Why Perfect Democracy Is Mathematically Impossible

Discover the complexities of decision-making in voting systems. According to Natalia Jonard Pérez, a mathematics expert, choosing between three or more options poses challenges. Find out why perfect democracy is impossible, and explore the Condorcet Paradox.

Why Perfect Democracy Is Mathematically Impossible
A glimpse into the world where math meets democracy. Explore the fascinating concept of voting methods and the search for a perfect system.

Choosing between three or more options makes an appointment more complex because, mathematically, there is no way to select something that pleases the majority, according to Natalia Jonard Pérez, an academic at the Department of Mathematics of the Faculty of Sciences at UNAM.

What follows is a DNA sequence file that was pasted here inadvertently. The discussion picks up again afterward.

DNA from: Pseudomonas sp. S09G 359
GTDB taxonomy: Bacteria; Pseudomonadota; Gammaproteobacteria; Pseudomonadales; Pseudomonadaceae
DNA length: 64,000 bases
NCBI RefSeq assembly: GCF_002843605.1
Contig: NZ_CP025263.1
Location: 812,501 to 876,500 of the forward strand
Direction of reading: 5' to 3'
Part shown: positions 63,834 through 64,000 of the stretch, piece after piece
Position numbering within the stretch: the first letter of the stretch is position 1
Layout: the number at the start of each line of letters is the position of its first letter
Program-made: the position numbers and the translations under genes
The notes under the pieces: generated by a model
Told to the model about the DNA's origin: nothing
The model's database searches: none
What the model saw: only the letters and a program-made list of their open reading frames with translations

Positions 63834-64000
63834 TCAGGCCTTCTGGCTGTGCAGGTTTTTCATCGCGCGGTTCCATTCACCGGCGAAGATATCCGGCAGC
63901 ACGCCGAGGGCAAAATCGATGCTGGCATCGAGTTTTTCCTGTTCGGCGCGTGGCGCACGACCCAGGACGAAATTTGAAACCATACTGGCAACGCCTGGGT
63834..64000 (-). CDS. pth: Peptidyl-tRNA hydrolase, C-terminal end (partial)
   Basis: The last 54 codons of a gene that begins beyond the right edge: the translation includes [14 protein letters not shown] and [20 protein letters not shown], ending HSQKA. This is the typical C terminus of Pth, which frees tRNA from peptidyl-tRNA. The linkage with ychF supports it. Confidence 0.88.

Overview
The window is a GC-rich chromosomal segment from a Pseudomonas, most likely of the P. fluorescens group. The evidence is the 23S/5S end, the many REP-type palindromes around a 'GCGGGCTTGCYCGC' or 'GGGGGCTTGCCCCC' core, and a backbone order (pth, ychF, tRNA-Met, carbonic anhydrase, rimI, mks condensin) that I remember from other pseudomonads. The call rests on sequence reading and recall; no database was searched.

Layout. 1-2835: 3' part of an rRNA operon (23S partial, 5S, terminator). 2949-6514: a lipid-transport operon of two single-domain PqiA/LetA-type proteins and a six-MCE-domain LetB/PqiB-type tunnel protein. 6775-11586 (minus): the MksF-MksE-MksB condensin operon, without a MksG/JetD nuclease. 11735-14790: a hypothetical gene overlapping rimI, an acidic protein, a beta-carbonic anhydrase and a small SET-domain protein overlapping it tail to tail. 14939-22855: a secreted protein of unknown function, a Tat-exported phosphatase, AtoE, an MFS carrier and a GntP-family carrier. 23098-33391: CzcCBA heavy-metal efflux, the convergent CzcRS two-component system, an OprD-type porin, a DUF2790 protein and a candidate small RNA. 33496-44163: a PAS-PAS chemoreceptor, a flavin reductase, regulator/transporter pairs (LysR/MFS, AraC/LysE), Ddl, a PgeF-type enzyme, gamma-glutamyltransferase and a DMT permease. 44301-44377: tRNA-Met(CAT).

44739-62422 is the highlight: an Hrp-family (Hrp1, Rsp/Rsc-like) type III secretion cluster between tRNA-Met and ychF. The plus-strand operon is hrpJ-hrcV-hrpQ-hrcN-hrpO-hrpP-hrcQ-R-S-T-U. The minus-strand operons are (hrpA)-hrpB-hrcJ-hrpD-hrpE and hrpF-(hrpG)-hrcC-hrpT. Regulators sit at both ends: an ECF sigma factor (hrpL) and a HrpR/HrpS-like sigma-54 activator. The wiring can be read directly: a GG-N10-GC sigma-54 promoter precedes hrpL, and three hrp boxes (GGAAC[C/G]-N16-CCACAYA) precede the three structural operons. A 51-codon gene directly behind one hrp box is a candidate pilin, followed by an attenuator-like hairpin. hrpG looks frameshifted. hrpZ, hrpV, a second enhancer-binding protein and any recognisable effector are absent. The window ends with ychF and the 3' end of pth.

"The problem is not so much the method (of voting), but the fact of having to choose between three or more options; that is where all the problems occur because different situations can arise," she said.

According to the specialist, choosing between two options is adequate because only a tie can occur or someone obtains more than 50 percent of the votes and is declared the winner, but let's think about when there are more.